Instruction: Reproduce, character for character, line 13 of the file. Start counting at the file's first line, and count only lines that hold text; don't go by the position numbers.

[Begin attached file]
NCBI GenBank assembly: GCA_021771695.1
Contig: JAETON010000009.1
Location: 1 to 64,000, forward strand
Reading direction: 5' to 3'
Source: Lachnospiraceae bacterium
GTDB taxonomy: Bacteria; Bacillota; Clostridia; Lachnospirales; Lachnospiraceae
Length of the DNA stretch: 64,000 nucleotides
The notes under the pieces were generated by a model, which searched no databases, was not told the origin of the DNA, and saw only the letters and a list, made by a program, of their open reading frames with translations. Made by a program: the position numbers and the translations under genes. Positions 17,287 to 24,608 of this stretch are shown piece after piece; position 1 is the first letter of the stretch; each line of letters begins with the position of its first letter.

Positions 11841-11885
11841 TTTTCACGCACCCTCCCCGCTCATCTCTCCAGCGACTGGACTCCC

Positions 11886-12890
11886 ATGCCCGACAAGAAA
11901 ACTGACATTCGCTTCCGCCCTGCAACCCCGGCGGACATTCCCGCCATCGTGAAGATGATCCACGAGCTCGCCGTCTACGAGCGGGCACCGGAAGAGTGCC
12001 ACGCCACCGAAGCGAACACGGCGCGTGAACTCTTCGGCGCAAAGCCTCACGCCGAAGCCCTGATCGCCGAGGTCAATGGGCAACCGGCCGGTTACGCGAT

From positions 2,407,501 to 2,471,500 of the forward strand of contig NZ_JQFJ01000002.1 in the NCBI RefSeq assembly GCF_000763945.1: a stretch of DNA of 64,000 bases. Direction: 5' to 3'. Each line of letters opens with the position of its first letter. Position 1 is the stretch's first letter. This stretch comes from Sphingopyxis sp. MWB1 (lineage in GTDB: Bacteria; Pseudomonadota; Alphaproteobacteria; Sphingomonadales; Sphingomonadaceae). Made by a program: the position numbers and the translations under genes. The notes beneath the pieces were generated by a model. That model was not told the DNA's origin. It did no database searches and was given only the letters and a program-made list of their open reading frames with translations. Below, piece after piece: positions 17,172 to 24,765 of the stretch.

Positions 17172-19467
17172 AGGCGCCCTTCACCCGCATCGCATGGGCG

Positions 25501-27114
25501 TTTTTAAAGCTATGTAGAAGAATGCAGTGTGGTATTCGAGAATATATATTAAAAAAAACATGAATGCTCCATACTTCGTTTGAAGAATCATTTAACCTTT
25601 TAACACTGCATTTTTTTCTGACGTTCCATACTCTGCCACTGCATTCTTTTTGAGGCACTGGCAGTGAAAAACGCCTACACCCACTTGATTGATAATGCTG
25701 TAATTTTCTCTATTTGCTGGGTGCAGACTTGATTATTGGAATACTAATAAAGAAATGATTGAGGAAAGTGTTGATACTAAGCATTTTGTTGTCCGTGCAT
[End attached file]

11901 ACTGACATTCGCTTCCGCCCTGCAACCCCGGCGGACATTCCCGCCATCGTGAAGATGATCCACGAGCTCGCCGTCTACGAGCGGGCACCGGAAGAGTGCC